In the Matter of Lamar Haddox Contractor, Inc., Debtor.orix Credit Alliance, Inc., F/k/a Credit Alliance Corp., Appellant, v. James Allen Harvey, Jr., Estate Representative, on Behalf Oflamar Haddox Contractor, Appellee, 40 F.3d 118 (5th Cir. 1994)

Annotate this Case
US Court of Appeals for the Fifth Circuit - 40 F.3d 118 (5th Cir. 1994)

Dec. 20, 1994


Louise S. Meller, Secaucus, NJ, Louis D. Smith, Hayes, Harkey, Smith, Cascio & Mullens, Monroe, LA, for appellant.

E. Eugene Hastings, Donald L. Kneipp, Kneipp & Hastings, Monroe, LA, for appellee.

Appeal from the United States District Court for the Western District of Louisiana.

Before JONES and STEWART, Circuit Judges, and DUPLANTIER,*  District Judge.

DUPLANTIER, District Judge:

In this adversary proceeding, the bankruptcy court concluded that three payments made by Lamar Haddox Contractor, Inc. ("Debtor") to the adversary proceeding defendant, Orix Credit Alliance, Inc. ("Credit Alliance"), a non-insider creditor, over five months before the Debtor filed for bankruptcy were voidable preferences. 11 U.S.C. §§ 547(b), 550(a) (1) (1993).1  The bankruptcy court entered judgment in favor of the estate representative plaintiff and against appellant Credit Alliance for the total amount of the three payments. Credit Alliance appealed to the district court, which affirmed the bankruptcy court's judgment. Because the estate representative failed to prove that the Debtor was insolvent at the time the payments were made to Credit Alliance, we REVERSE.

During the year preceding the Debtor's filing for bankruptcy, the Debtor, a construction company, made a series of payments on four promissory notes held by Credit Alliance; these notes were secured by mortgages of construction equipment owned by the Debtor. Lamar Haddox, the president and founder of the Debtor, personally guaranteed all four notes; his brother, Douglas, personally guaranteed three of them.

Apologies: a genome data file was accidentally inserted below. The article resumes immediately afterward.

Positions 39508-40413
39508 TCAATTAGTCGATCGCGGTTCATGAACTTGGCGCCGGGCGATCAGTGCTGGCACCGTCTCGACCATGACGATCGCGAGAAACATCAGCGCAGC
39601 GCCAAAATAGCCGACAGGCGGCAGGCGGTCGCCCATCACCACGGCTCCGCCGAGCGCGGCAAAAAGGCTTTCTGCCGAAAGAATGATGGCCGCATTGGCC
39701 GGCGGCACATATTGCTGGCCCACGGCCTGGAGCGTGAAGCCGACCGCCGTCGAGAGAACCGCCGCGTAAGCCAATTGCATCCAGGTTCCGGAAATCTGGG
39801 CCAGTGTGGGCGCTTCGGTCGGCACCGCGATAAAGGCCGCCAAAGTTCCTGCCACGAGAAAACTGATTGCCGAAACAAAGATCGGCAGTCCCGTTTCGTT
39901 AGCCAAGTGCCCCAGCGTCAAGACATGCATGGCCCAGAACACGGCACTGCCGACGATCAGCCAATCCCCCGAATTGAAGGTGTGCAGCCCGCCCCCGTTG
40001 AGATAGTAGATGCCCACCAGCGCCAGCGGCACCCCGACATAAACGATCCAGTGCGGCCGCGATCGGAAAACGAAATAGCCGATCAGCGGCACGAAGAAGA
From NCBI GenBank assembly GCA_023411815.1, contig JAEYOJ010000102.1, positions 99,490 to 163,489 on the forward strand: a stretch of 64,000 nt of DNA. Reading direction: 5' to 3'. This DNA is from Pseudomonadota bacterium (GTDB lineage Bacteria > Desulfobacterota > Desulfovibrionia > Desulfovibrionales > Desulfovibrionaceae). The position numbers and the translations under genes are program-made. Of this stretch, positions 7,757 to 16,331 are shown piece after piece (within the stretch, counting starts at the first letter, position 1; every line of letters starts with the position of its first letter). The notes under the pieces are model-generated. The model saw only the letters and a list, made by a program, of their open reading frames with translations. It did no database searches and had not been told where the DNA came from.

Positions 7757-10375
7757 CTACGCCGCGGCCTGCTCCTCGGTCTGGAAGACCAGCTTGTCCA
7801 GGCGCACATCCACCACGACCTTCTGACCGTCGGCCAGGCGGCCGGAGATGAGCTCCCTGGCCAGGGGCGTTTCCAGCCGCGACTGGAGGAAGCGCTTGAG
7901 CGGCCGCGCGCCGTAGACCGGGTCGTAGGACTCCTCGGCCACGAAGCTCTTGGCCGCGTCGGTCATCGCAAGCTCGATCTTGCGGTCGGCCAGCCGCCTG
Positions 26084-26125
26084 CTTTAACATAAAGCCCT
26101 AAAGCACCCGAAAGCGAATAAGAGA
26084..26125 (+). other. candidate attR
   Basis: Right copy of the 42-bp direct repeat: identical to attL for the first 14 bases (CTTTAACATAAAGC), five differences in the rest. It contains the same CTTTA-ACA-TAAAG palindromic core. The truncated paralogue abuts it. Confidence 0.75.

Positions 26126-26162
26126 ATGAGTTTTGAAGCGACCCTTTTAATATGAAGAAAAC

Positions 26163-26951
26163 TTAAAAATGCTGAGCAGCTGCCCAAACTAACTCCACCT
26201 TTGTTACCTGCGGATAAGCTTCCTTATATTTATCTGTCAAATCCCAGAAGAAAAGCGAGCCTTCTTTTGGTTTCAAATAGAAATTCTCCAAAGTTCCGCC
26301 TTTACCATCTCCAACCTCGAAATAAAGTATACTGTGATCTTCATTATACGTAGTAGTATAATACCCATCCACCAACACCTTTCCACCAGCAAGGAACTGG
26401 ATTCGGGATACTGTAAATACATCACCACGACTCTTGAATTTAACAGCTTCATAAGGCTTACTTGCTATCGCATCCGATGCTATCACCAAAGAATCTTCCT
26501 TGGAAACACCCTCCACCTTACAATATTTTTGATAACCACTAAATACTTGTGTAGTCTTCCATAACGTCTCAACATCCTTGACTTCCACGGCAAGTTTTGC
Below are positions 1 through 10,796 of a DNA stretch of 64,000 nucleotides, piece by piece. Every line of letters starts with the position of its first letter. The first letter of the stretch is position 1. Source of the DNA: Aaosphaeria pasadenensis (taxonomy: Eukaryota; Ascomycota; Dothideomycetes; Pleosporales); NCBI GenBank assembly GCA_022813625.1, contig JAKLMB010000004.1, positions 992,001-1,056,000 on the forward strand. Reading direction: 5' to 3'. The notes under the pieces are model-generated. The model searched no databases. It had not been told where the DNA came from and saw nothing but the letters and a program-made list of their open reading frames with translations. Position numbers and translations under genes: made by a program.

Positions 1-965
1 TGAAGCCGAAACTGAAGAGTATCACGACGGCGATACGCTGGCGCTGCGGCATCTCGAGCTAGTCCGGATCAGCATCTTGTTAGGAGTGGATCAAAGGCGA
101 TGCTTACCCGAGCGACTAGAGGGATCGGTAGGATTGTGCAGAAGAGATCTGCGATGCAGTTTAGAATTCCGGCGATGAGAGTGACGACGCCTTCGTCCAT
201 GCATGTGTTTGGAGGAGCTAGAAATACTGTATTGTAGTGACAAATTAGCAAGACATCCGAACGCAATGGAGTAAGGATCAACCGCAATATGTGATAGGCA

The bankruptcy petition was filed on April 13, 1989. At the beginning of the preceding year, the Debtor owed Credit Alliance over $1,100,000. During that year, the Debtor made the following payments to Credit Alliance:

These payments reduced the balance owed on the notes to $942,363.17. The Debtor continued operating its business in Louisiana and Arkansas until December 20, 1988, when it shut down its Arkansas operations "for the winter." On February 24, 1989, the Debtor sold the equipment securing the notes to a non-related third party for $826,780.00, which sum was paid to Credit Alliance. Credit Alliance financed the sale, forgave the Debtor the $115,583.17 deficiency, and released the Haddox brothers from their personal guarantees. On April 13, 1989, the Debtor filed a petition for relief under Chapter 11 of the Bankruptcy Reform Act (the "Bankruptcy Code").

James Allen Harvey, Jr., as estate representative, instituted this adversary proceeding to recover from Credit Alliance the amount of the above-listed payments made to Credit Alliance during the year preceding the bankruptcy filing.2  After trial on the merits, the bankruptcy court held that the three payments made on and after September 27, 1988 were voidable preferences under the Bankruptcy Code. The court concluded that the Debtor became insolvent on September 27, 1988, that the payments were not made in the ordinary course of business, and that the transfers to the non-insider creditor occurred within a year of the filing for bankruptcy and benefitted insider creditors, 11 U.S.C. §§ 550, 557; Southmark Corp. v. Southmark Personal Storage, Inc., 993 F.2d 117 (5th Cir. 1993); Levit v. Ingersoll Rand Fin. Corp. (In re V.N. Deprizio Constr. Co.), 874 F.2d 1186 (7th Cir. 1989) (transfer to non-insider creditor occurring within a year of the filing for bankruptcy may be avoided as preferential when the transfer benefitted an insider creditor). The bankruptcy court entered judgment in favor of the plaintiff estate representative in the amount of $92,670.18, the total of the last three payments to Credit Alliance. The district court affirmed the judgment.

Credit Alliance contends that the judgment of the bankruptcy court, as affirmed by the district court, should be reversed on several grounds. Inter alia, Credit Alliance argues that Deprizio was incorrectly decided, that Southmark's approval of Deprizio is dictum not binding upon us, and that the 1994 amendment to Section 550 of the Bankruptcy Code, Section 202 of the Bankruptcy Amendments of 1994, Pub. L. 103-394, 108 Stat. 4106 (1994), which rejected the Deprizio line of cases, effected no change but instead made explicit what was always the proper interpretation of the statute. We consider none of those issues nor other grounds for reversal urged by appellant, because we agree with appellant's contention that the estate representative failed to prove that the Debtor was insolvent at the time of the allegedly preferential transfers.